Bob Kaufman

New Orleans native Bob Kaufman aka the Original Bebop Man was thrown into a San Francisco jail 39 times in 1959. His crimes? Reciting his poetry on the streets. He got tossed in the can so frequently that his friends kept a tip jar on hand emblazoned with “Bob Kaufman bail fund.”

Robert Garnell Kaufman, the author of Solitudes Crowded with Loneliness was born on this day in 1925.

One of 13 children, as a young teen Kaufman ran away from home, and joined the Merchant Marines to set off for a life of adventure. His first job was as cabin boy on the ship the Henry Gibbons. Bob circled the globe as a sailor for 20 years before semi-settling down in the North Beach area of San Francisco where he met and fell in love with Eileen Singe.

On their first date they hung out for hours at the late night Hot Dog Palace, and Kaufman eventually announced:

You are my woman. You have no choice in the matter

Thankfully Singe acquiesced.

To get away from being hassled by the man in San Francisco, Kaufman, and family migrated to New York City in 1961. The folk scene was about to explode, and the setting could not have been better for the itinerant poet. He landed on his feet and befriended Dave Van Ronk and even wrote the lyrics to Ronk’s Green Green Rocky Road

But just two years into enjoying his new home, Kaufman was arrested for “walking on the grass” at Washington Square Park, the 10 acre green space in Greenwich Village had become a gathering place for exiles, poets, musicians, beatniks and outcasts, and the police were determined to make their hangout as uncomfortable as possible.

Bob Kaufman was committed to Bellevue Psychiatric Hospital where he underwent electro-shock treatments. It would completely change his life.

After his stint at Bellevue, Kaufman set out and returned to North Beach. Barely a week after his arrival President Kennedy was assassinated and Bob was so shook up that he took a monk-like vow of silence that lasted for over a decade.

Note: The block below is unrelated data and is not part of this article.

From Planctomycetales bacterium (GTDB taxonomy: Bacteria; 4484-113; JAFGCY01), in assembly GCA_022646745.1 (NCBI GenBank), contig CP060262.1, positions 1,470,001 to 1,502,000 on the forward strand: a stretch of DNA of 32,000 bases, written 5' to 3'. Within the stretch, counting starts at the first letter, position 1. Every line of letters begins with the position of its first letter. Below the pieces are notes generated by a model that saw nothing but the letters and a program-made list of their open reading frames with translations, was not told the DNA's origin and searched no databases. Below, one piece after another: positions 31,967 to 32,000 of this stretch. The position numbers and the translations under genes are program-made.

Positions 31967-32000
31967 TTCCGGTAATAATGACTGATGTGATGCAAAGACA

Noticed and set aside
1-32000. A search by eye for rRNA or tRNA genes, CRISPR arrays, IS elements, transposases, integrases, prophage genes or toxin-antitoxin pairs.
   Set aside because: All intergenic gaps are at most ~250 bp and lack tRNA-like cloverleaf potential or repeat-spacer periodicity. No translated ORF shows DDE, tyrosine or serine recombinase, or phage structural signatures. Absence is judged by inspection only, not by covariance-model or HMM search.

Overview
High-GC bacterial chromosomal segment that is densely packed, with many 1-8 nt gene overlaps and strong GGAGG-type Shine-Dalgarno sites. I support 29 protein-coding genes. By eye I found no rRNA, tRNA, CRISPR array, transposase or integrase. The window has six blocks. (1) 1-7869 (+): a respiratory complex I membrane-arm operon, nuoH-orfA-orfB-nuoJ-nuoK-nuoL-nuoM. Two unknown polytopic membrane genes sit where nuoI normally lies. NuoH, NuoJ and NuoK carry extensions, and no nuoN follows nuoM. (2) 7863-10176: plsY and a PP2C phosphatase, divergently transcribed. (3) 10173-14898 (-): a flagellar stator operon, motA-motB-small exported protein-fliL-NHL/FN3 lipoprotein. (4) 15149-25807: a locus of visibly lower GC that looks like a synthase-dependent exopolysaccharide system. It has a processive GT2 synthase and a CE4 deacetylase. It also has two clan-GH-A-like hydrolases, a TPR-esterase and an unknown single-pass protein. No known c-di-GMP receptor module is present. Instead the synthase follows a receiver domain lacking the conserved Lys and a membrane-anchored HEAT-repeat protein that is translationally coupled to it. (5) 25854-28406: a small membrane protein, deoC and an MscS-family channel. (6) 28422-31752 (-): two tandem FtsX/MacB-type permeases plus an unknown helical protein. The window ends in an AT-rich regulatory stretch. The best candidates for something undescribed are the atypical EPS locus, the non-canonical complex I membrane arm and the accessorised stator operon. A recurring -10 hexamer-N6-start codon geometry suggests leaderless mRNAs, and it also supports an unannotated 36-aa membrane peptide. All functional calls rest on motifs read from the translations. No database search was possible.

True to his word, at the end of this dark period Kaufman strolled into a coffee shop, clambered upon a table and recited:

All those ships that never sailed
The ones with their seacocks open
That were scuttled in their stalls …
Today I bring them back
Huge and transitory
And let them sail

“He often seems to be overlooked when people discuss African American poets, partly because he’s a Beat writer. And he often seems to be left out of a lot of Beat history because he was a Black writer.” Poet Harryette Mullen speaking on Kaufman.

Beloved in France Kaufman was referred to as “the black Rimbaud.” but he was mostly ignored in his native New Orleans.

I’ve brought his name up at a barroom that I hang out at in in the Treme neighborhood where generations of his family have dwelled and I’ve always been met with a blank stare.

Kaufman: “I want to be anonymous. My ambition is to be completely forgotten.”

Among scholars and poets he’s anything but forgotten but his wish has certainly been fulfilled among the general public.

Pull out that faded old copy of Does the Secret Mind Whisper? and put on a Béla Bartók or Charlie Parker Lp, and dream of the life of this great man today.

Or if you prefer, watch Billy Woodberry’s somewhat uneven documentary on Kaufman, And When I Die, I Won’t Stay Dead where the viewer gets to hear Amiri Baraka call Kaufman “the maximum beatnik … the most uncompromising, most principled, [making] no concessions to bourgeois culture.”

Bob Kaufman died of pulmonary emphysema in January of 1986 at the age of 60

Pale morning light, dying in shadows, loving the earth in midday rays, casting blue to skies in rings, sowing powder trails across balconies. Hung in evening to swing gently, on shoulders of time, growing old, yet swallowing events of a thousand nights of dying and loving…

In an old foreword to one of his collections it reads thusly:

“His Jewish surname and Creole-like features, were shared with twelve brothers and sisters . . . Up until his death from emphysema in January of 1986, Kaufman was known as a mostly silent, wiry black man who walked the streets of San Francisco’s North Beach district day and night, often appearing as a mendicant, madman, or panhandler. Yet various schools of American poetry have sung his praises.”

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Blows Like a Horn: Beat Writing, Jazz, Style, and Markets in the … By Preston Whaley
Notes to Make the Sound Come Right Four Innovators of Jazz Poetry By T. J. Anderson
Louisiana Poets: A Literary Guide by Catharine Savage Brosman
Greenwood Encyclopedia of African American Literature: Hans A. Ostrom, ‎J. David Macey
Solitudes Crowded with Loneliness by Bob Kaufman

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